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7

TECHNIQUES OF INTEGRATION

TECHNIQUES OF INTEGRATION

- There are two situations in which it is

impossible to find the exact value of a definite

integral.

TECHNIQUES OF INTEGRATION

- The first situation arises from the fact that,

in order to evaluate using the

Fundamental Theorem of Calculus (FTC), we need

to know an antiderivative of f.

TECHNIQUES OF INTEGRATION

- However, sometimes, it is difficult, or even

impossible, to find an antiderivative (Section

7.5). - For example, it is impossible to evaluate the

following integrals exactly

TECHNIQUES OF INTEGRATION

- The second situation arises when the function is

determined from a scientific experiment through

instrument readings or collected data. - There may be no formula for the function (as we

will see in Example 5).

TECHNIQUES OF INTEGRATION

- In both cases, we need to find approximate values

of definite integrals.

TECHNIQUES OF INTEGRATION

7.7 Approximate Integration

In this section, we will learn How to find

approximate values of definite integrals.

APPROXIMATE INTEGRATION

- We already know one method for approximate

integration. - Recall that the definite integral is defined as

a limit of Riemann sums. - So, any Riemann sum could be used as an

approximation to the integral.

APPROXIMATE INTEGRATION

- If we divide a, b into n subintervals of equal

length ?x (b a)/n, we have - where xi is any point in the i th subinterval

xi -1, xi.

Ln APPROXIMATION

Equation 1

- If xi is chosen to be the left endpoint of the

interval, then xi xi -1 and we have - The approximation Ln is called the left endpoint

approximation.

Ln APPROXIMATION

- If f(x) 0, the integral represents an area and

Equation 1 represents an approximation of this

area by the rectangles shown here.

Rn APPROXIMATION

Equation 2

- If we choose xi to be the right endpoint, xi

xi and we have - The approximation Rn is called right endpoint

approximation.

APPROXIMATE INTEGRATION

- In Section 5.2, we also considered the case where

xi is chosen to be the midpoint of the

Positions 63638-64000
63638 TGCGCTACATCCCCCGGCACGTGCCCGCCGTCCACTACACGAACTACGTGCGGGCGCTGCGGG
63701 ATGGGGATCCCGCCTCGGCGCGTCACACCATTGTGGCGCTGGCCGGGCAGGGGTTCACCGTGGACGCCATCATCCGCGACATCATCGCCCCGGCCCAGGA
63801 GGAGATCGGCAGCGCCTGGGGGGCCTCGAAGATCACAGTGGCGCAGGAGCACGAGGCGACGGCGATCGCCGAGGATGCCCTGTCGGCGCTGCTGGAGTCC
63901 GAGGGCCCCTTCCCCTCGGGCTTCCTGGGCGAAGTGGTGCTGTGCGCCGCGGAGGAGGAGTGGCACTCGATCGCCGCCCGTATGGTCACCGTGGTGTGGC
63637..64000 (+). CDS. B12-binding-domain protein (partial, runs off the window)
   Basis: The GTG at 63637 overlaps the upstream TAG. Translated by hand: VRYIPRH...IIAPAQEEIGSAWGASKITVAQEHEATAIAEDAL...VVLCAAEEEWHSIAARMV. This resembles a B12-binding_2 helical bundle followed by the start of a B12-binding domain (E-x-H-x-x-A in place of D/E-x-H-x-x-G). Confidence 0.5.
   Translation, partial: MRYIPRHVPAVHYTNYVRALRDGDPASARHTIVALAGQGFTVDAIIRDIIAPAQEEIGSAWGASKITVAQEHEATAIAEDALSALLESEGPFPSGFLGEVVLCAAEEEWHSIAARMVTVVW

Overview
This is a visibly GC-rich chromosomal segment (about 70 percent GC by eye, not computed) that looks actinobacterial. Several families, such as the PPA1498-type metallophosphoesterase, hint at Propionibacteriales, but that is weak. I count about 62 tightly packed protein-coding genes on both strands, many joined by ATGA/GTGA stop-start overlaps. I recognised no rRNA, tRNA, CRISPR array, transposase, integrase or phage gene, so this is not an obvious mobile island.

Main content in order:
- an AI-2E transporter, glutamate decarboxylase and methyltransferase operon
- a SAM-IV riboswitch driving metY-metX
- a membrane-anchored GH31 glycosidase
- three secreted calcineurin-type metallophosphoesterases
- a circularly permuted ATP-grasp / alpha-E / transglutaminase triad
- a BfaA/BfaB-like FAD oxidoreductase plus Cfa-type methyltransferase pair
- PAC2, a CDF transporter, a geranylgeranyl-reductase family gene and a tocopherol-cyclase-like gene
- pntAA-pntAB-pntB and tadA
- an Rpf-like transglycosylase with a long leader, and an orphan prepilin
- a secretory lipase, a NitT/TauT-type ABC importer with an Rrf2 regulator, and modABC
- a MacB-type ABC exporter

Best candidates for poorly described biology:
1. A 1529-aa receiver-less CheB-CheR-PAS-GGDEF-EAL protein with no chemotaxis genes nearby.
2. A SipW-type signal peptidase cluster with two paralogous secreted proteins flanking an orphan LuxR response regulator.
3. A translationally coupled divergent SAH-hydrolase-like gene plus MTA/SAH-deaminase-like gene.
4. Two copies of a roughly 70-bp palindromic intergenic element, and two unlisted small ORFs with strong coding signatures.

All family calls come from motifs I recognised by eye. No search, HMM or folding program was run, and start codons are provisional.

subinterval xi -1, xi.

Mn APPROXIMATION

- The figure shows the midpoint approximation Mn.

Mn APPROXIMATION

- Mn appears to be better than either Ln or Rn.

THE MIDPOINT RULE

- where and

TRAPEZOIDAL RULE

- Another approximationcalled the Trapezoidal

Ruleresults from averaging the approximations

in Equations 1 and 2, as follows.

TRAPEZOIDAL RULE

THE TRAPEZOIDAL RULE

- where ?x (b a)/n and xi a i ?x

TRAPEZOIDAL RULE

- The reason for the name can be seen from the

figure, which illustrates the case f(x) 0.

TRAPEZOIDAL RULE

- The area of the trapezoid that lies above the i

th subinterval is - If we add the areas of all these trapezoids, we

get the right side of the Trapezoidal Rule.

APPROXIMATE INTEGRATION

Example 1

- Approximate the integral with

n 5, using a. Trapezoidal Rule - b. Midpoint Rule

APPROXIMATE INTEGRATION

Example 1 a

- With n 5, a 1 and b 2, we have ?x (2

1)/5 0.2 - So, the Trapezoidal Rule gives

APPROXIMATE INTEGRATION

Example 1 a

- The approximation is illustrated here.

APPROXIMATE INTEGRATION

Example 1 b

- The midpoints of the five subintervals are 1.1,

1.3, 1.5, 1.7, 1.9

APPROXIMATE INTEGRATION

Example 1 b

- So, the Midpoint Rule gives

APPROXIMATE INTEGRATION

- In Example 1, we deliberately chose an integral

whose value can be computed explicitly so that we

can see how accurate the Trapezoidal and

Midpoint Rules are. - By the FTC,

APPROXIMATION ERROR

- The error in using an approximation is defined as

the amount that needs to be added to the

approximation to make it exact.